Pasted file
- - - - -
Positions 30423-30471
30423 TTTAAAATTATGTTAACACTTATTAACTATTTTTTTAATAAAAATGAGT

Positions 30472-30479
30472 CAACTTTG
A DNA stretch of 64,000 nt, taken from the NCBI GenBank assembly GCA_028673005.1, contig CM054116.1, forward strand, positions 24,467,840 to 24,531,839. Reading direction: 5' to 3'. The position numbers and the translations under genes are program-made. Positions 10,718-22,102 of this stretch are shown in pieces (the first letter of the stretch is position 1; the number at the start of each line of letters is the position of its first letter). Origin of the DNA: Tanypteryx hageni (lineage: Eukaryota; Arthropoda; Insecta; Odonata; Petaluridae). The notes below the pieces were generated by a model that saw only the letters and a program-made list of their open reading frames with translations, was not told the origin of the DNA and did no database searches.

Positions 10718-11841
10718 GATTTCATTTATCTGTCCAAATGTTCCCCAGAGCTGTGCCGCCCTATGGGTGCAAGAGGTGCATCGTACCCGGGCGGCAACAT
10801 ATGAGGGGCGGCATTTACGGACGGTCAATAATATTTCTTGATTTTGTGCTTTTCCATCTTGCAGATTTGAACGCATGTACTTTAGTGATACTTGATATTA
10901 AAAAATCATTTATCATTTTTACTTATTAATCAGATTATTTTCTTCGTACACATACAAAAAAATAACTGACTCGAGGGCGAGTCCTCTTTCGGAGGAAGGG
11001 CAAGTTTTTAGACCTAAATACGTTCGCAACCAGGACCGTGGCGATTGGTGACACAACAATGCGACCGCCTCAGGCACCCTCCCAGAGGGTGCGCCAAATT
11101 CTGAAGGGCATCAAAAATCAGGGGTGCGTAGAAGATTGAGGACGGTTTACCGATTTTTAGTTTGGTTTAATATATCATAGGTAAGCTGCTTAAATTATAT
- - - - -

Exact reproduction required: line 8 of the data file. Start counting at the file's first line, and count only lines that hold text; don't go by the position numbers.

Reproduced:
10801 ATGAGGGGCGGCATTTACGGACGGTCAATAATATTTCTTGATTTTGTGCTTTTCCATCTTGCAGATTTGAACGCATGTACTTTAGTGATACTTGATATTA